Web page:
1. Completeness and transferability
  2. Effectiveness and efficiency
  3. Design and usability
  4. Creativity and innovation

The winning team: Connecting the Dots

The winners of our hackathon, team Connecting the Dots, created a solution that uses existing technologies to trigger earlier alerts and warnings, as preemptive measures to protect people from the effects of natural disasters. Using our Internet of Things Platform, as well as Machine Learning, Neural Networks, calculating algorithms, and predicting models in IBM Watson Studio, their solution detects and predicts changes in order to improve early warning systems. Let’s find out more about the winning team.

bikini hackathon winning team

Team member Aswin Pyakurel said, “The greatest motivation for me was to learn and test the IBM Cloud and Watson platform. Indeed, during the hackathon, we were able to use the Watson IoT platform to get real time data from a sensor, feed this data into the Watson Machine Learning platform. I was also able to build a neural network which was deployed on the Watson ML platform and get real-time prediction. I enjoyed learning from lots of IBM coaches and my teammates. We hope to submit this project for the bigger Call for Code challenge.”

Martin Karmasz heard about Call for Code via LinkedIn. When I asked Martin what he enjoyed most about the weekend hackathon in Berlin, he replied: “The IBM Developer Advocate team was very friendly and helpful. They answered our questions by explaining even the smallest detail with great patience. From the beginning, all attendees had different stages of knowledge about machine learning and IBM AI tools. In the end, all were more even. This Call of Code Hackathon was my personal machine learning bootcamp experience.”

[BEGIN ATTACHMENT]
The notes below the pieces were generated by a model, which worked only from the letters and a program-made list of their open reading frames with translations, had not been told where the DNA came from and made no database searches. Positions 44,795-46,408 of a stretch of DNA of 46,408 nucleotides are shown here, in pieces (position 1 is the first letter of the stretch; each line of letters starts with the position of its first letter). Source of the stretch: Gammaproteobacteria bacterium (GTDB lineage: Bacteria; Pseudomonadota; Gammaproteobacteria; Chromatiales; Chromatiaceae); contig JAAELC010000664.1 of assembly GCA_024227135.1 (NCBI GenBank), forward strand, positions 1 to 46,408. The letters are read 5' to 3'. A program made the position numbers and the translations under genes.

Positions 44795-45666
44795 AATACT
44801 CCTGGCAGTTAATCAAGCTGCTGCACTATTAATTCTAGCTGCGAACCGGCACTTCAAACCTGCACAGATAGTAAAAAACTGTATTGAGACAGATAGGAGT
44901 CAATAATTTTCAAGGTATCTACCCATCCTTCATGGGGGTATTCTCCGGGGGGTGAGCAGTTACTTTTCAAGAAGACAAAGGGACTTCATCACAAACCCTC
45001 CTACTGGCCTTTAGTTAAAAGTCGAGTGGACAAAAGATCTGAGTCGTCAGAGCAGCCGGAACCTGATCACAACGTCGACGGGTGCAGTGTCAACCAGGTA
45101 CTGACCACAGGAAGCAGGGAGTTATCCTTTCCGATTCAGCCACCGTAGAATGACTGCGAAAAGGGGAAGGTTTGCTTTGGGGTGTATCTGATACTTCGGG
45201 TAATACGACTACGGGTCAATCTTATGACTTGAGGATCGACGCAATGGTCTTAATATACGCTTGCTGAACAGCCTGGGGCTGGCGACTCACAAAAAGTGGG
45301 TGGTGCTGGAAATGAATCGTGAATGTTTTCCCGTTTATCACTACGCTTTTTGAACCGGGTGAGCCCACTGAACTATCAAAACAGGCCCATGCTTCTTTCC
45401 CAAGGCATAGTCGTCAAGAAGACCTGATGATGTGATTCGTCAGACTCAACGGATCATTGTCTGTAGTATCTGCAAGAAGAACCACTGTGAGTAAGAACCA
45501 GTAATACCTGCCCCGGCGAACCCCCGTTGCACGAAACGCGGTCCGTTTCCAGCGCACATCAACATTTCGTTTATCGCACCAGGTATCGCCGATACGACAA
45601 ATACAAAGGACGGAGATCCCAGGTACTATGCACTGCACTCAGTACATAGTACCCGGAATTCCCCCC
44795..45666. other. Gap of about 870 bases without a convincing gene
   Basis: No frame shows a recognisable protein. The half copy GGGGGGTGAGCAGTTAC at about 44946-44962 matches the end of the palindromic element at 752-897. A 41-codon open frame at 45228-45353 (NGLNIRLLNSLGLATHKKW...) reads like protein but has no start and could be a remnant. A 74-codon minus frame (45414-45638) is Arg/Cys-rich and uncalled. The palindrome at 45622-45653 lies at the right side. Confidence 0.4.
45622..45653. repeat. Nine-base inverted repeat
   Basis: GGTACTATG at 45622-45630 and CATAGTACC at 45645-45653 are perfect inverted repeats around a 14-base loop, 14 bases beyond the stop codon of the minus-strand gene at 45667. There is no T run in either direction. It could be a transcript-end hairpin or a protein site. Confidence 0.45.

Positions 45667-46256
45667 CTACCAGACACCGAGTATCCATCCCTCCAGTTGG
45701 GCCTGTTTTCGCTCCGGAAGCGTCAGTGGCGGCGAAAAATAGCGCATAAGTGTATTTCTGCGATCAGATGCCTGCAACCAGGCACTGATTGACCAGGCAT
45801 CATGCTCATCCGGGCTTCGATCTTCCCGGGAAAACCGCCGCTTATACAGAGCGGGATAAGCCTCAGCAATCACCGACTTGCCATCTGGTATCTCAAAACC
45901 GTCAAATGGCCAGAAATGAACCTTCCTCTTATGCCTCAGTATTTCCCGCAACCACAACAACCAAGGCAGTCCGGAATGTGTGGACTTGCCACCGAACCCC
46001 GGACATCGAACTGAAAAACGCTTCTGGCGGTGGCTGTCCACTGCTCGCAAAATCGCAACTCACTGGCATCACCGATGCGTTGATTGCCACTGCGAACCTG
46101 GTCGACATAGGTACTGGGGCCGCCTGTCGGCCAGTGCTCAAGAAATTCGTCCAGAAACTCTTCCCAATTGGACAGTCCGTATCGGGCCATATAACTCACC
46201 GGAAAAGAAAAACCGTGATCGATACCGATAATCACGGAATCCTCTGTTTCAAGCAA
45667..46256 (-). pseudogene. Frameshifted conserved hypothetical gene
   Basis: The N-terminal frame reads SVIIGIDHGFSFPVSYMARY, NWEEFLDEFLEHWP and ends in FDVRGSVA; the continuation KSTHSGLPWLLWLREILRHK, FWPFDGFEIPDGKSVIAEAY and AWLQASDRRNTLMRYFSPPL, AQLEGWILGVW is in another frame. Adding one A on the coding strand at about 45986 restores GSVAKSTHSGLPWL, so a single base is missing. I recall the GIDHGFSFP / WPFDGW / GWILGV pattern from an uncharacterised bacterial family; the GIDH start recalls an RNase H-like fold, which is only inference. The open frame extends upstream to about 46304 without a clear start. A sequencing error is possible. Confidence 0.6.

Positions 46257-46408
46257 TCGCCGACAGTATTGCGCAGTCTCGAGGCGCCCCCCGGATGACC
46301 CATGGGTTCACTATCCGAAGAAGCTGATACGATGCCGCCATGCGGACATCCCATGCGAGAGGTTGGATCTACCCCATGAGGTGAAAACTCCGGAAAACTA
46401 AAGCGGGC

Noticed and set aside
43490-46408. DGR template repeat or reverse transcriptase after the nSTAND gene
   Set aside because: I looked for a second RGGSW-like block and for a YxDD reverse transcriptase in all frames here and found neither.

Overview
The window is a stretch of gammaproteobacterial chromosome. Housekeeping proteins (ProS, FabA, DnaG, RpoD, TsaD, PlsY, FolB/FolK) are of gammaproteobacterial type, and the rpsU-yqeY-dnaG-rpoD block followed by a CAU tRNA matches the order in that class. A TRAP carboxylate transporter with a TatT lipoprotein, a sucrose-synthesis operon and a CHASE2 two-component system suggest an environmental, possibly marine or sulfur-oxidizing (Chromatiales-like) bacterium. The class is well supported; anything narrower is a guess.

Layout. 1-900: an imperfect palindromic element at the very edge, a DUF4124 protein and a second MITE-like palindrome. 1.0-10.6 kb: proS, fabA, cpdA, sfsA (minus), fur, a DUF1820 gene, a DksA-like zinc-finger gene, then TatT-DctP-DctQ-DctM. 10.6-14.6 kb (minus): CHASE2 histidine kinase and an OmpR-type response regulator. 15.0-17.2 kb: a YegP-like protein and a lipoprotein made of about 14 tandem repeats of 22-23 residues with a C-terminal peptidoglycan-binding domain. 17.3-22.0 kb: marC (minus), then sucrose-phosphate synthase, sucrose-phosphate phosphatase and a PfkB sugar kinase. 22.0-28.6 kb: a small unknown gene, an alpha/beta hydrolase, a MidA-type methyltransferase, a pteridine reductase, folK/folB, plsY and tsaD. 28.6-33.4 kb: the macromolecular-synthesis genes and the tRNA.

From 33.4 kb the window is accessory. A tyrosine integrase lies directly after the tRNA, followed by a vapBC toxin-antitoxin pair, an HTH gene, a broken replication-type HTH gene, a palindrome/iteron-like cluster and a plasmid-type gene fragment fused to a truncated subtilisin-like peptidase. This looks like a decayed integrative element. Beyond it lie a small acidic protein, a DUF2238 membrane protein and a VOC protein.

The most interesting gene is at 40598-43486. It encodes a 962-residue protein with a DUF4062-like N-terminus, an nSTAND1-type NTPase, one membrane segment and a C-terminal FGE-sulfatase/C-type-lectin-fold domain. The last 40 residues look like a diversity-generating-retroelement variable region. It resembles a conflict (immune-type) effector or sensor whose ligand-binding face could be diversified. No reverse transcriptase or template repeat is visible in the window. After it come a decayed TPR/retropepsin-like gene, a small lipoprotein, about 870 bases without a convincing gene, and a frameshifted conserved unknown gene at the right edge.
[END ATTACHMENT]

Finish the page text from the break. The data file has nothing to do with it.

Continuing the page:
Gesa Schneider heard about our hackathon through a developer friend. I asked Gesa what inspired her: “Creating something of impact, meeting like-minded people, having the support and the knowledge sharing of one of the most innovative companies in the world.” Here’s what she learned at our Call for Code hackathon: “A lot about IBM technology, in particular about AI Watson and neural networks. Besides that, it was also interesting to know more about natural disasters, the current challenges of predicting them and to figure out how technology can help here. I also learned that in the context of time constraints, with the help of team spirit and a lot of energy, great things can be achieved as well as that it is worth being persistent.” And what she enjoyed most about the hackathon was “the amazing support by IBM mentors, coming from all over Germany and even from the US to support us during the full weekend.”

Each participant in our Berlin hackathon winning team won a DJI Tello drone. So, what’s next for Gesa and team Connecting the Dots? “Bringing the idea to the next level, doing a pilot program with real time data projection. Maybe we can even implement the drones we won into our solution. And finally, submitting the project to the Call for Code 2019 Global Challenge.”


Can’t make it to any of our local Call for Code events? Join our online, global virtual hack on June 20-21. Want to get started straight away? Join our dedicated Slack channel and search #virtual to find your team members!

We want to equip you and help you with your Call for Code submissions as best we can. Get up to speed on incorporating different technologies into your solutions with these five fantastic blogs written by Derek Teay:

We also have four solution starter kits to help you get started with your own submission.

Push for change. Join the Call for Code 2019 Global Challenge now.

In the meantime, check out our Developer Advocacy team in Germany, and be sure to join our IBM Developer Meetup in Berlin.